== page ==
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Inquiry call over cameraman death

Mazen Dana
Dana worked for Reuters for 10 years.

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start quoteThey thought he was aiming an RPG at them and they engaged himend quote
-- Pentagon official
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Soldiers mistook the TV camera for a weapon, officials say.
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BAGHDAD, Iraq -- Reuters news agency is calling for a "comprehensive investigation" after one of its award-winning cameramen was shot and killed by U.S. troops near Baghdad.

Coalition officials say soldiers mistook Mazen Dana's camera for a shoulder-launched weapon and have described the incident as a "tragic mistake."

The shooting took place in daylight Sunday afternoon outside the U.S.-run Abu Ghraib prison near Baghdad, scene of an attack Saturday night that killed six Iraqis and wounded nearly 60 others.

U.S. military officials say they are investigating the circumstances surrounding the incident.

"They thought he was aiming an RPG (rocket-propelled grenade) at them and they engaged him," a senior Pentagon official told CNN.

Dana, 43, had worked for Reuters for 10 years, mostly in the West Bank city of Hebron.

An ethnic Palestinian and father of four, he was one of Reuters' most experienced conflict journalists, the news agency said.

He won an International Press Freedom Award in 2001 by the Committee to Protect Journalists for his work in Hebron, where he was wounded and beaten many times.

"Mazen was one of Reuters' finest cameramen, and we are devastated by his loss," Stephen Jukes, Reuters' global head of news, said in a statement.

"He was a brave and award-winning journalist who had worked in many of the world's hot spots," he added.

"He was committed to covering the story wherever it was and was an inspiration to friends and colleagues at Reuters, and throughout the industry. Our thoughts and deepest sympathies are with his family."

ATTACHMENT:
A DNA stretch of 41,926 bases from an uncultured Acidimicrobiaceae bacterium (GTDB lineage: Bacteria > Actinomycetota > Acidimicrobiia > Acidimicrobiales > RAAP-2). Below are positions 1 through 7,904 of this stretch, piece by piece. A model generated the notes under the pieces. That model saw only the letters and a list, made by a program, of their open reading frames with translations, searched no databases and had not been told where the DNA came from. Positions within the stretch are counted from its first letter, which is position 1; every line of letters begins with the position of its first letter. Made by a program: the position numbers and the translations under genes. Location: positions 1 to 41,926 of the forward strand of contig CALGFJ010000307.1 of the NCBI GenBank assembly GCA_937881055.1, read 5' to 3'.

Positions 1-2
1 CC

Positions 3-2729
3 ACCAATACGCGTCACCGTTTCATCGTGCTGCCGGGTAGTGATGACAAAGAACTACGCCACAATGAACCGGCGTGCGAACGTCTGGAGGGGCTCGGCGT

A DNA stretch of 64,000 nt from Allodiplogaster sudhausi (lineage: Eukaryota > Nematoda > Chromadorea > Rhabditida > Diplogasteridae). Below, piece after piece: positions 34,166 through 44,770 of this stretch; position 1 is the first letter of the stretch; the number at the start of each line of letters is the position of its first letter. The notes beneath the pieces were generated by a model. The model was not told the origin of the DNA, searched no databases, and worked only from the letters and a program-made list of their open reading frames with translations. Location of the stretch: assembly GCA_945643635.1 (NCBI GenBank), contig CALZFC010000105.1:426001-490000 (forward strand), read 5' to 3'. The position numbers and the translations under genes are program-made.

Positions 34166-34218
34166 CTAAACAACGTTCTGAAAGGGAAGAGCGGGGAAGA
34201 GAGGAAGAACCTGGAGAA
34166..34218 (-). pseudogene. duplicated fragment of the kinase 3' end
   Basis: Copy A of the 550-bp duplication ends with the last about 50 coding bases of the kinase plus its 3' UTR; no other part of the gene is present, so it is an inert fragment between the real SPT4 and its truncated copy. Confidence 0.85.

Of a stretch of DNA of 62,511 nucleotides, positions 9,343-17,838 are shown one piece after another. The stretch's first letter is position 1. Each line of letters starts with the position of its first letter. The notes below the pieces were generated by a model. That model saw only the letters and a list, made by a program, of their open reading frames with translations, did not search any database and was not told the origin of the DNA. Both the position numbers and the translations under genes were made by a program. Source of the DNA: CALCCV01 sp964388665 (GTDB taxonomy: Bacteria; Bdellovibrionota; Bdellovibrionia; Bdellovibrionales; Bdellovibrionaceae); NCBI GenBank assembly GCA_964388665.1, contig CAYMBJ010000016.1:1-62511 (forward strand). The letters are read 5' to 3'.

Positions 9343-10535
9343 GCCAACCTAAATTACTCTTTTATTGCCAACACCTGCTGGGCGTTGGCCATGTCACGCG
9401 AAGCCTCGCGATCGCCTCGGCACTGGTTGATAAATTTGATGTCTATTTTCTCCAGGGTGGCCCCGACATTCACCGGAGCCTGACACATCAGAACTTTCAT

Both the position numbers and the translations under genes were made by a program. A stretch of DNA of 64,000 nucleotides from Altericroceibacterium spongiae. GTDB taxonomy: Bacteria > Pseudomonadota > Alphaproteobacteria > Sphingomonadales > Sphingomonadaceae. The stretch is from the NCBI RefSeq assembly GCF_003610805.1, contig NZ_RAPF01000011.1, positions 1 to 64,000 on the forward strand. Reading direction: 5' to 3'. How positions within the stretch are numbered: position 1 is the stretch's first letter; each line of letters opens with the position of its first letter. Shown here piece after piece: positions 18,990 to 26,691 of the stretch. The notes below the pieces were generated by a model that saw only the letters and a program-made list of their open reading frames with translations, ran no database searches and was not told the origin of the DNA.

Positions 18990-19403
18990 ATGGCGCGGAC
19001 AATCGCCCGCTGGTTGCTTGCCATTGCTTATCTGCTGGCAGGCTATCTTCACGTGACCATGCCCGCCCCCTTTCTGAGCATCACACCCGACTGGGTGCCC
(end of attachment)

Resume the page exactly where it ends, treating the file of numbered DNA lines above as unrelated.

He said the agency was hoping for "the fullest and most comprehensive investigation into this terrible tragedy."

Final pictures

Reuters television has released the last pictures Dana took before he was shot, showing a U.S. tank outside the prison.

The video shows the tank driving towards him outside the prison walls. Several shots ring out from the tank and Dana's camera falls to the ground.

Describing the moments leading up to the shooting, a Reuters news report quotes soundman Nael al-Shyoukhi, who was working with Dana, as saying they had asked a U.S. soldier near the prison if they could speak to an officer and was told they could not.

"They saw us and they knew about our identities and our mission," Shyoukhi said, adding the soldier had agreed to their request to film an overview of the prison from a bridge nearby.

"After we filmed we went into the car and prepared to go when a convoy led by a tank arrived and Mazen stepped out of the car to film. I followed him and Mazen walked three to four meters. We were noted and seen clearly," Shyoukhi said.

"A soldier on the tank shot at us. I lay on the ground. I heard Mazen and I saw him scream and touching his chest.

"I cried at the soldier, telling him you killed a journalist. They shouted at me and asked me to step back and I said 'I will step back, but please help, please help and stop the bleed'.

"They tried to help him but Mazen bled heavily. Mazen took a last breath and died before my eyes."

Dana is the second Reuters cameraman to die in Iraq.

On April 8, shortly after U.S.-led forces arrived in Baghdad, Ukrainian-born Taras Protsyuk died when a U.S. tank fired a shell at the 15th floor of the Palestine Hotel, the base for many foreign media in Baghdad

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